Romanticism aimed upon pre-Christian Germanic civilization, and associated naturalist belief systems, endures as the main modus for Alaskan pagan black metal trio Rübezahl who’ve further crafted an aesthetic which appreciates their own surroundings as a proxy for mythic animism of Bohemian/Silesian mountainous regions. Their approach is inarguably pagan-spiritual and made clear within imagery and symbolism presented, a yearning nostalgia for ancient culture by way of a bone-deep appreciation for the natural world. Though we will get lost in the woods pecking around notes on inspiration, taste and sub-genre ideals within, it is important to insist up front that their debut full-length, ‘Remnants of Grief & Glory‘, is most profound for the vistae it presents and certainly not the origin of the species. Death stained, folkish, triumphal, and ‘epic’ within a reasonably scaled experience these fellowes have crafted an inarguably strong debut statement which impresses via its decisive and inspiring sense of self.
The first and, yes, second Aeternus albums are perhaps the most important reference to be made in terms of conveying the rhythmic value and variety presented within ‘Remnants of Grief & Glory’, at least to my ear. Although we do get hints of ‘At the Heart of Winter’ to some degree, the keen ear should quickly flit over to the European pagan black metal underground of the early 2000’s otherwise by way of Walknut, Belenos‘ ‘Errances Oniriques‘, and the deeper death-attuned vocal of a band like Hate Forest (circa ‘Sorrow’) as we see some generational hand-me-down ideals beyond ‘Beyond the Wandering Moon’ here as well. This isn’t to suggest that these are all direct influences upon ‘Remnants of Grief & Glory’ but that their rhythmic arrangements are achieved with similar voicing, featuring differently pooling rise from melodic suggestion towards grand statement which is often distinctly flourished by juxtapositions of martial finesse and a “brutal” ease; Much of which is impressively set upon steady rails by drummer Bergwächter (Bound by Entrails, Druj), who directs the experience in tandem with the obvious leadership of the guitar arrangements. The tonal range available at this level of expression is what impresses most, from sonorous sentimentality toward the awe of their vistae rich surroundings and soon storming up the warrior fantasy of a banner-flailing battalion — The cadence of Rübezahl‘s action is fittingly engaging as minstrel poetry from ancient war-torn culture. To see the full picture spread before us, note the early Drudkh-esque glory of guitarist/vocalist Raróg‘s (Druj) phrasing on pieces like “Ether & Steel” and then the swimming brutality of ‘…and So the Night Became’ taking charge on “Accursed Victory” right afterward, arriving upon an impressive lung-deep roar and plenty of turmoil as it unfolds. The most impressive pieces on this record achieve both highs within a single narrative (see: “Bloodlines of Scorched Earth”, “Alas Phoenician, Despair!”).
The adventurer brandishing arms. At some point it makes sense to stop comparing old dead gods to the living and be set in the awe of their nudge beyond what’d already been impressive on ‘Tempering of Northern Iron‘ (2019) an EP which’d focused more intently on mid-paced almost folkish aspect of Rübezahl‘s sound as it’d developed. Not only has their oeuvre as songwriters within this point of fusion increased but we now witness the symptomatic expansion of palate, what can be broadly considered a high taste level within pagan black metal songcraft given form. At the very least we can recognize Rübezahl have chipped through each of these pieces with an impressive level of hatcheted detail without becoming lost in their own placement. Most all melodic statements are complete and the balance of brutality and sentimentality make for a righteous, satisfyingly vainglorious ride. It’ll have to be a perfect fit for a certain niche listener, those who’d likely been prompted (by public recommendation) to expect a dry ode to ragged-ass 90’s Slavic black metal and be pleasantly surprised by a much more original take on strident black metal heroism to the tune of a full ~50 minutes, wherein they’ve exhausted the possibilities via deeper plows into death metallic territory and folkish grandeur all while avoiding rote pressure-cooked maudlin melodic expressivity.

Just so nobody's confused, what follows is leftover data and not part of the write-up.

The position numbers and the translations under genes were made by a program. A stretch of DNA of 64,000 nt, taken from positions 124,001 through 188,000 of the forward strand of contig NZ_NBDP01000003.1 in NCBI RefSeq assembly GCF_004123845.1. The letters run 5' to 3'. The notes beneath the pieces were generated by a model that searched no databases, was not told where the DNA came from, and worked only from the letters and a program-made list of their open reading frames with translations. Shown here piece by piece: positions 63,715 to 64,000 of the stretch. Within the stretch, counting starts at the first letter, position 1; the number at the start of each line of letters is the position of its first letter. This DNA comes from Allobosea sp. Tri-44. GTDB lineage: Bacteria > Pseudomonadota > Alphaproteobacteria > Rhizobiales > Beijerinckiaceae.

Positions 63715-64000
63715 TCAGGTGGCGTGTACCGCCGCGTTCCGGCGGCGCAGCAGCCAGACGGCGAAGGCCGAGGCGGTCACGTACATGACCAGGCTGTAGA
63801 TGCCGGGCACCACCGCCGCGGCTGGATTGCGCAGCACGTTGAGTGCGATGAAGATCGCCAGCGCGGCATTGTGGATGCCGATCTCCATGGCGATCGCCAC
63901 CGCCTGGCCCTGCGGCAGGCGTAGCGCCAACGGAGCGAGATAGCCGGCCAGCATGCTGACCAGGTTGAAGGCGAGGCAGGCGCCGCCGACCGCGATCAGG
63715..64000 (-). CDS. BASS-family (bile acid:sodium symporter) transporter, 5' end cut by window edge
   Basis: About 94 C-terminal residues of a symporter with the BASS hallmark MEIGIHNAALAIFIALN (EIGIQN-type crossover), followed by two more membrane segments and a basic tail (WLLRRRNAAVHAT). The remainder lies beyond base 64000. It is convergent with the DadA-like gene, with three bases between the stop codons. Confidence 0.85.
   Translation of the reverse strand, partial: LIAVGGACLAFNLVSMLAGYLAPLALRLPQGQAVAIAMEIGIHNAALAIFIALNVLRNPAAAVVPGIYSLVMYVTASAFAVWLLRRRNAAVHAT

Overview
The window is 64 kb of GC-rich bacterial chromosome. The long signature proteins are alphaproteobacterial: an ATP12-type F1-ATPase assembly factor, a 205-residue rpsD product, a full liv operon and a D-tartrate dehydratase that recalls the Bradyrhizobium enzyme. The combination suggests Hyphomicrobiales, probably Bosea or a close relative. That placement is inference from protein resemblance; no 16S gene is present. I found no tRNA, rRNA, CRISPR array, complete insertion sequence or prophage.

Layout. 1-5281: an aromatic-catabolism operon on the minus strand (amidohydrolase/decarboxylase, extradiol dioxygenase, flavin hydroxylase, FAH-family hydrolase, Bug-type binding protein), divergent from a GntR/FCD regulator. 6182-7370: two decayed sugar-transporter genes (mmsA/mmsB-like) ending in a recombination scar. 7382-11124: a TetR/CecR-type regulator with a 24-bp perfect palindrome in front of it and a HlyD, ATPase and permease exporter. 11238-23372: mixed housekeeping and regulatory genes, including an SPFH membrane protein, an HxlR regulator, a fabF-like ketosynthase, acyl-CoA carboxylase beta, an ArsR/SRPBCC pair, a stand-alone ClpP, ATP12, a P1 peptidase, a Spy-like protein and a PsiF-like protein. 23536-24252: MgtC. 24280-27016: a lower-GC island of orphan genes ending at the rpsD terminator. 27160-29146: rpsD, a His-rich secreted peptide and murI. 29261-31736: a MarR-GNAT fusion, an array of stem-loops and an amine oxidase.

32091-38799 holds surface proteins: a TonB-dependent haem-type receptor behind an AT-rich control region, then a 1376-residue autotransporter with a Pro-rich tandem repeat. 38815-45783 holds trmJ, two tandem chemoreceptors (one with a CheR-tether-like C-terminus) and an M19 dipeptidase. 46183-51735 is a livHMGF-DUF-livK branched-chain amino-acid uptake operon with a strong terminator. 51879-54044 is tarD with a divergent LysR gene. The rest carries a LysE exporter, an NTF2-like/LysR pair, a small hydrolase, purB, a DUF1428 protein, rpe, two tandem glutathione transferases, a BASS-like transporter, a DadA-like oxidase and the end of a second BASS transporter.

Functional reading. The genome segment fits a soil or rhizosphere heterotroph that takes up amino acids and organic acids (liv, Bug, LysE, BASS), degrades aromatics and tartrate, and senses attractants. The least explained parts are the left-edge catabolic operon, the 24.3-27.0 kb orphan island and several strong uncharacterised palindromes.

The listening experience is outsized, ‘epic’ in scope yet rich with events that are built up toward and presented intentionally. None of the bigger hooks and inspiring rides throughout appear casual by way of a mind on autopilot and the result is an engaging album which is easy to get lost within. Bass guitar presence is occasionally notable, serving as tonal thickener in most cases but riding the outside edges when it counts. There is some room available for more nuance or at least a few different song types along the way but, part of the thrill here on ‘Remnants of Grief & Glory’ is following the impossibly dark forest path presented by the band and this immersion is the right result for this sort of music. The important tipping point of consideration is that this is the sort of black metal adjacent music which I’d most like to see in a live setting, perhaps by way of these pieces being refined through physical gatherings or simply written together in the same space there is some consideration for how they land upon dead, sweaty air. Rübezahl have hit upon some serious resonance here right out of the gates, an impressive feat which leaves me inspired and on board for what comes next. A high recommendation.
|TITLE:||Remnants of Grief & Glory|
|RELEASE DATE:||August 23rd, 2021|
|BUY & LISTEN:||Bandcamp|
|GENRE(S):||Pagan Black Metal,|
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